The Open House
Followers of Christ are invited to lean into this same house envisioned throughout Israel’s history with the welcoming caveat of good news that any curtain that still divides us in this home—the barriers of death and sin, the division of race and gender, the veil between heaven and earth—have all come down once and for all.
The death of Jesus Christ picked a fight with these things- with death itself. The resurrection of Jesus declared a new winner.
Thus, his resurrection is not a promise for a later time, another world, another house, but rather this house, God’s house, now.
Hospitality in this house takes on even greater dimension and brighter mystery. “Do not forget to entertain strangers, for by so doing some people have entertained angels without knowing it.
Remember those in prison as if you were their fellow prisoners, and those who are mistreated as if you yourselves were suffering.”
Similarly, the apostles’ command to “practice hospitality” is an invitation to step further into all that the resurrection said and did—and says and does now through us.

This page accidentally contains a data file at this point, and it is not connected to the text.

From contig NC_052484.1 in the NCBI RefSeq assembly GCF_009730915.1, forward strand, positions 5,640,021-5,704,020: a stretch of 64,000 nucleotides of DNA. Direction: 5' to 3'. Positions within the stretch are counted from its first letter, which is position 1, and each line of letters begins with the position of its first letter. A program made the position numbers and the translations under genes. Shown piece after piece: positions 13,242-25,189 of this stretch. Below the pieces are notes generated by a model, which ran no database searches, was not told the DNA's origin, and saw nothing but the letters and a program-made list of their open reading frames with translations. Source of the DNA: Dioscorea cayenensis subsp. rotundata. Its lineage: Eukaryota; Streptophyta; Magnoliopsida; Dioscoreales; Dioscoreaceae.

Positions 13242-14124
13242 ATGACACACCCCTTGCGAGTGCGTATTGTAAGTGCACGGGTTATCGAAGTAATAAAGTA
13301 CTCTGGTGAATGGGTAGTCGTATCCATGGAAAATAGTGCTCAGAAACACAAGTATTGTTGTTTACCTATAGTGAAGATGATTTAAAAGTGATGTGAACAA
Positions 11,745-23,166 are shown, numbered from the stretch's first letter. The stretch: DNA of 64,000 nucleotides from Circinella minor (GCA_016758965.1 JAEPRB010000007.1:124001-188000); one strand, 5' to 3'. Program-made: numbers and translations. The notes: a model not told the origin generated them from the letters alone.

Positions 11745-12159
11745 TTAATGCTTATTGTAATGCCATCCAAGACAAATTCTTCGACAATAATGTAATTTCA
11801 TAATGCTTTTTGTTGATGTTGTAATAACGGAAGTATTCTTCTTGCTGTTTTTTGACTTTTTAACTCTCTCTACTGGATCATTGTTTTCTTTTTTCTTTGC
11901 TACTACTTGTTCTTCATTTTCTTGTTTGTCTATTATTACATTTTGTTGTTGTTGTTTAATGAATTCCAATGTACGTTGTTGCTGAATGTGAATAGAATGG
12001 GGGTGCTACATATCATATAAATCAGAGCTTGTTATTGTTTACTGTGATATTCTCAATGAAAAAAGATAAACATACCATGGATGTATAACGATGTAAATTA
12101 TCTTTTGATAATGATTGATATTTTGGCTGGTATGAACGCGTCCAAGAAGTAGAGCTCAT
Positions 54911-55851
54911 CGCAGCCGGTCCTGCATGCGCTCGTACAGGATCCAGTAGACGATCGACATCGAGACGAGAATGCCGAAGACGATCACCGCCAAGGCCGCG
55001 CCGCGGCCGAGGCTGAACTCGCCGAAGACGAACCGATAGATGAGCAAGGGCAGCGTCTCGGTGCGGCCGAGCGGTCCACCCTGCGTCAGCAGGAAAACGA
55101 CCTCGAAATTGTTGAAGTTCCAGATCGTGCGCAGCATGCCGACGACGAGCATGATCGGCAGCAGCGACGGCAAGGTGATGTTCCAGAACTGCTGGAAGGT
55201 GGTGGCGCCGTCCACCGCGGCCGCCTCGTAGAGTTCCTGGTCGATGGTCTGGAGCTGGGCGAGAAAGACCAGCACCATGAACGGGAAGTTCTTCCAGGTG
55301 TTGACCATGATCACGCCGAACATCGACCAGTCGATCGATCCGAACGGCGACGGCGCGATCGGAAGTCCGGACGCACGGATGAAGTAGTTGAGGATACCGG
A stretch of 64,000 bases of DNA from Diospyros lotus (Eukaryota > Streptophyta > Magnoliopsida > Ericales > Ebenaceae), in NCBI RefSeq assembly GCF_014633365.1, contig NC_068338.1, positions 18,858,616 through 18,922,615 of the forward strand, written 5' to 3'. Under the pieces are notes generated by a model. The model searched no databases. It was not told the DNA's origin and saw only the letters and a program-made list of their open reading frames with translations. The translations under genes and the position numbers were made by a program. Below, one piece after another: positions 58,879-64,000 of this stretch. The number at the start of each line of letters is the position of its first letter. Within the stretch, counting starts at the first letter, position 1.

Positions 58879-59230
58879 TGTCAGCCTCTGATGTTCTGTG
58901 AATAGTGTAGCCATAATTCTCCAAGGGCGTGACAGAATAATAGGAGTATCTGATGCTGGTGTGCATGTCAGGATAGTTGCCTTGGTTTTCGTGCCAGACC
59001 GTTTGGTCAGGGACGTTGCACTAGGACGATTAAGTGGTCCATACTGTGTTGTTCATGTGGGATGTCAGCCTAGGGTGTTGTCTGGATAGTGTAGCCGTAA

“Offer hospitality to one another without grumbling. Each one should use whatever gift he has received to serve others, faithfully administering God’s grace in its various forms.”
For those who know the ever-expanding rooms of God’s house, hospitality is both a gift and a posture of the resurrected one we embrace.
Along with the one who has welcomed us inside, we also go out “into the streets and alleys of the town and bring in the poor, the crippled, the blind and the lame.”
The master of the house has prepared a feast and calls for the tables to be filled: “Go out to the roads and country lanes and make them come in, so that my house will be full.”
While images appear daily of people displaced from their homes, disconnected and abandoned by flood or war or financial downfall, there are at the same time those who open their homes, communities who respond with food and shelter, hospitality that is given in places where distress and exclusion offer no rest.
In these unlikely places, images of the house of God appear today, startling us and other observers once again with its real dimensions.
The writer of Hebrews describes the communal hope in this place: “Christ is faithful as a son over God’s house. And we are his house if we hold on to our courage and the hope of which we boast.”
Startling us with its reach and calling us to hospitality, the house of God is occupied by one whose death and life and resurrection now prepares a place for insiders and outsiders, neighbors and enemies all around us.
Whether prodigals or pilgrims, in this house we discover the God who welcomes the multitudes home.
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